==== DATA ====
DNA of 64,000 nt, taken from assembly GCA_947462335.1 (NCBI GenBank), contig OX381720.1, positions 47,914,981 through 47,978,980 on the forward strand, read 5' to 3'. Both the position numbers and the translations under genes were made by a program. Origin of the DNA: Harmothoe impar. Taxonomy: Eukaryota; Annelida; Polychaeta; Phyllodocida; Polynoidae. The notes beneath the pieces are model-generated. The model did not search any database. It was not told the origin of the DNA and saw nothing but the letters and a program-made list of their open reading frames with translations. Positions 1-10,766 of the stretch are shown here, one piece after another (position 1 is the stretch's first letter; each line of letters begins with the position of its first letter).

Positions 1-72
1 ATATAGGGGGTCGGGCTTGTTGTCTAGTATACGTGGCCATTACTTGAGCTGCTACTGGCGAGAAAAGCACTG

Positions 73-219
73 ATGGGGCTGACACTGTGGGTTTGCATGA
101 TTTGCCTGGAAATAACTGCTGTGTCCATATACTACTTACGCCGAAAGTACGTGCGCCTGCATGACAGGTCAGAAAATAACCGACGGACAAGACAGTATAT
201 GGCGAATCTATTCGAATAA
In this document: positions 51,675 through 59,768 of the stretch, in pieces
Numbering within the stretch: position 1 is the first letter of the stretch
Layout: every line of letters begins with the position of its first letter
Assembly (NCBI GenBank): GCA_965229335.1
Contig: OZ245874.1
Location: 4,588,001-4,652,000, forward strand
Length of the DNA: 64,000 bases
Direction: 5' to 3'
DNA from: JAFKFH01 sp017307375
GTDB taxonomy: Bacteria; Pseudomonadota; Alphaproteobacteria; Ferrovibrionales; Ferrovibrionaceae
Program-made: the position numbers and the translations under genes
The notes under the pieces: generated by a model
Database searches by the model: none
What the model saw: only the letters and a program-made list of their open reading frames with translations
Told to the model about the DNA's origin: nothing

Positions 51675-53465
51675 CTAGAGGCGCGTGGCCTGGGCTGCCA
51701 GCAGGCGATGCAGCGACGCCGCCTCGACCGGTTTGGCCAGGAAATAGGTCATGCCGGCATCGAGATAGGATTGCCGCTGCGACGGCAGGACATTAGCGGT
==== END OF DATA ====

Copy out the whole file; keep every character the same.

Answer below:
DNA of 64,000 nt, taken from assembly GCA_947462335.1 (NCBI GenBank), contig OX381720.1, positions 47,914,981 through 47,978,980 on the forward strand, read 5' to 3'. Both the position numbers and the translations under genes were made by a program. Origin of the DNA: Harmothoe impar. Taxonomy: Eukaryota; Annelida; Polychaeta; Phyllodocida; Polynoidae. The notes beneath the pieces are model-generated. The model did not search any database. It was not told the origin of the DNA and saw nothing but the letters and a program-made list of their open reading frames with translations. Positions 1-10,766 of the stretch are shown here, one piece after another (position 1 is the stretch's first letter; each line of letters begins with the position of its first letter).

Positions 1-72
1 ATATAGGGGGTCGGGCTTGTTGTCTAGTATACGTGGCCATTACTTGAGCTGCTACTGGCGAGAAAAGCACTG

Positions 73-219
73 ATGGGGCTGACACTGTGGGTTTGCATGA
101 TTTGCCTGGAAATAACTGCTGTGTCCATATACTACTTACGCCGAAAGTACGTGCGCCTGCATGACAGGTCAGAAAATAACCGACGGACAAGACAGTATAT
201 GGCGAATCTATTCGAATAA
In this document: positions 51,675 through 59,768 of the stretch, in pieces
Numbering within the stretch: position 1 is the first letter of the stretch
Layout: every line of letters begins with the position of its first letter
Assembly (NCBI GenBank): GCA_965229335.1
Contig: OZ245874.1
Location: 4,588,001-4,652,000, forward strand
Length of the DNA: 64,000 bases
Direction: 5' to 3'
DNA from: JAFKFH01 sp017307375
GTDB taxonomy: Bacteria; Pseudomonadota; Alphaproteobacteria; Ferrovibrionales; Ferrovibrionaceae
Program-made: the position numbers and the translations under genes
The notes under the pieces: generated by a model
Database searches by the model: none
What the model saw: only the letters and a program-made list of their open reading frames with translations
Told to the model about the DNA's origin: nothing

Positions 51675-53465
51675 CTAGAGGCGCGTGGCCTGGGCTGCCA
51701 GCAGGCGATGCAGCGACGCCGCCTCGACCGGTTTGGCCAGGAAATAGGTCATGCCGGCATCGAGATAGGATTGCCGCTGCGACGGCAGGACATTAGCGGT